The problem with making my own decisions? I might make a mistake.
That’s not good for me, is it?
So what you government boys ought to do is make me scrape and bow and beg for permission. Make me fill out more forms, struggle with invasive new privacy-invading requirements. Make it super-hard to comply — so I give up before I do anything . . . ill-considered.
That way, you prevent me from taking actions that might just possibly go badly — like investing my own hard-earned money the way I want to.
The SEC is seriously considering meeting this demand.
Give it to me good and hard, SEC!
But let me clarify. By “me” I mean every small independent investor. By “give it to me” I mean “don’t give it to me.”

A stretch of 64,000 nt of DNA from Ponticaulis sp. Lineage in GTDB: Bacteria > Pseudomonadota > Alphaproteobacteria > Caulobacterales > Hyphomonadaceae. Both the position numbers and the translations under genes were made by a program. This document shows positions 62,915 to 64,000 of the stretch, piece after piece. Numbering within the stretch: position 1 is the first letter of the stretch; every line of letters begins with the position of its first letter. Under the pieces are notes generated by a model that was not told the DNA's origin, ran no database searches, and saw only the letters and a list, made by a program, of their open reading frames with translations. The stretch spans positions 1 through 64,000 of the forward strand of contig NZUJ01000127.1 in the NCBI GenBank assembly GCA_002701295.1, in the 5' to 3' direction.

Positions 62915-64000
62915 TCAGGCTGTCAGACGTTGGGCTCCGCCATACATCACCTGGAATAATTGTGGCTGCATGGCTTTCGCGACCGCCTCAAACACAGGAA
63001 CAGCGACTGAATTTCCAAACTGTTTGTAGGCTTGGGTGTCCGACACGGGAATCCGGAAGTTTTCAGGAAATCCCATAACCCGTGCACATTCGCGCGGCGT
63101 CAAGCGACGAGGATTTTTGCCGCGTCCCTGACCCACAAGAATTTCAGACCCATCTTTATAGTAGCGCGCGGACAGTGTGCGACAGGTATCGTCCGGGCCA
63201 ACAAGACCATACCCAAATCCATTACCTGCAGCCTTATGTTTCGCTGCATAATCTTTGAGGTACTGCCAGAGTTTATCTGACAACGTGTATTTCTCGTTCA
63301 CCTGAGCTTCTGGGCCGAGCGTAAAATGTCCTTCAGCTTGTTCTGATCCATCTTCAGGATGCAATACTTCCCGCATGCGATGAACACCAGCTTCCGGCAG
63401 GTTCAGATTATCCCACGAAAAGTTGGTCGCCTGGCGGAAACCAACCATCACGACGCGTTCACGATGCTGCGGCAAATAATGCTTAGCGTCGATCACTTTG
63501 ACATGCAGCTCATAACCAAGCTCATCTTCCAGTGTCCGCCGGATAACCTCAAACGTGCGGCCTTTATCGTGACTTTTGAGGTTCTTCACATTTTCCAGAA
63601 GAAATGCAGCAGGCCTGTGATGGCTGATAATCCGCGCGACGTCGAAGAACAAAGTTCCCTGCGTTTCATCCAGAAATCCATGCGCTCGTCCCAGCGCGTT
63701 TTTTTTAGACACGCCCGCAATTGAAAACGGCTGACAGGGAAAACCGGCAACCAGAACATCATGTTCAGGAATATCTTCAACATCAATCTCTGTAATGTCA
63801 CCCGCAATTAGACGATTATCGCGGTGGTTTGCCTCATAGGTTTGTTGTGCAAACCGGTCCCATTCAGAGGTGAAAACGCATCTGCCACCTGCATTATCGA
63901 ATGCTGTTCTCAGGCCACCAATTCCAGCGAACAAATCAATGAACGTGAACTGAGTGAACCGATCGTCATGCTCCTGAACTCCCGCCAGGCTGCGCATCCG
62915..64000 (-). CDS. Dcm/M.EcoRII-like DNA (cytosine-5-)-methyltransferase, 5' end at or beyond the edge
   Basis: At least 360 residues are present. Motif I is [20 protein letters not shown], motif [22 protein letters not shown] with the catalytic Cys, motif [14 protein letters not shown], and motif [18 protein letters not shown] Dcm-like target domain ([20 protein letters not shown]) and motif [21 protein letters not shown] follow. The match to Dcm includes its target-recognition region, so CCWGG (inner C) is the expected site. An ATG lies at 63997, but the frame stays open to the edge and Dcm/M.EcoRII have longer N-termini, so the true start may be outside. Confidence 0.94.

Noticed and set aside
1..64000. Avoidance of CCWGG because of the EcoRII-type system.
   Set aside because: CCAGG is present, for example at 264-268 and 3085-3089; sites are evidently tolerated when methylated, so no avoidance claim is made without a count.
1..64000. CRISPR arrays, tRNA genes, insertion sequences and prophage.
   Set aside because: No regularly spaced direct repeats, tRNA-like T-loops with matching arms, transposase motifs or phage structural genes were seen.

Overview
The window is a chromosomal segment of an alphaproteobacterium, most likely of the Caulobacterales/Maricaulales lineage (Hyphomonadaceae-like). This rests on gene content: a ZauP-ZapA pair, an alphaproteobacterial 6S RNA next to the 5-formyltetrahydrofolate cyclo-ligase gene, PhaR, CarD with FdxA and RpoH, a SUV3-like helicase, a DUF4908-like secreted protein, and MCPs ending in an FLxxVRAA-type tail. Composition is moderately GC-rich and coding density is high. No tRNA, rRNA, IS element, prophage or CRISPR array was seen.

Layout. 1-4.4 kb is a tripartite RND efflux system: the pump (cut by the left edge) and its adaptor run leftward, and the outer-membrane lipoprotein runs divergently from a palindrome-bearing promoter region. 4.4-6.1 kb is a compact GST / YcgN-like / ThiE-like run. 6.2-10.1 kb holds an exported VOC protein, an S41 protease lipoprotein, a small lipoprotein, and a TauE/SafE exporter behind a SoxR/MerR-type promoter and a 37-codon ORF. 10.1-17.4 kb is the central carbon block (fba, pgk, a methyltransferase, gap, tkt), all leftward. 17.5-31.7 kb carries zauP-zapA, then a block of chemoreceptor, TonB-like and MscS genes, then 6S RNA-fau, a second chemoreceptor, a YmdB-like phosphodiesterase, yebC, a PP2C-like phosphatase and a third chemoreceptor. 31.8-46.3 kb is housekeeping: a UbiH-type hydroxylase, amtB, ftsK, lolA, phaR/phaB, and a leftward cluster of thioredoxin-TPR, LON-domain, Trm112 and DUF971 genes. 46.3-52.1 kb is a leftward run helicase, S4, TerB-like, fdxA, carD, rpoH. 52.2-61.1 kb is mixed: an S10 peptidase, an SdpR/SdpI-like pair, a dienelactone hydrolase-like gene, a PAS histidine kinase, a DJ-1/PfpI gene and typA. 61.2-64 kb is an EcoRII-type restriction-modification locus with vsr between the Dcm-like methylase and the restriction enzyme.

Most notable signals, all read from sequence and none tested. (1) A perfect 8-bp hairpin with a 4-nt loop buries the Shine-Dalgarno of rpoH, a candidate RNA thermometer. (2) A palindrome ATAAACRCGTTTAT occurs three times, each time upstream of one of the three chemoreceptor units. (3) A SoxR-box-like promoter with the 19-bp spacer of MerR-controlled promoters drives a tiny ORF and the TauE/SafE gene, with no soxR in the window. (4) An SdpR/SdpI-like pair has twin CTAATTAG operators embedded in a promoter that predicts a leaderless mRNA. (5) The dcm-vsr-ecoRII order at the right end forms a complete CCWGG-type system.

Don’t do what Securities and Exchange Commission Chairman Jay Clayton and other SEC commissioners are considering: imposing a regulation to “effectively ban many middle-class investors from buying mutual funds and exchange-traded funds.”
Don’t make it lots harder to use the Robinhood app to make certain low-fee or no-fee purchases. Don’t prevent investors from buying funds through discount brokerages and apps like Robinhood unless they first fill out an intrusive questionnaire about their personal finances and pray for permission.
Don’t make us beg to invest.
Stop mulling whether to further harass Americans who want to be free to make their own choices and live their own lives.
Liberate. Laissez nous faire, you condescending thugs.
This Common Sense. I’m Paul Jacob.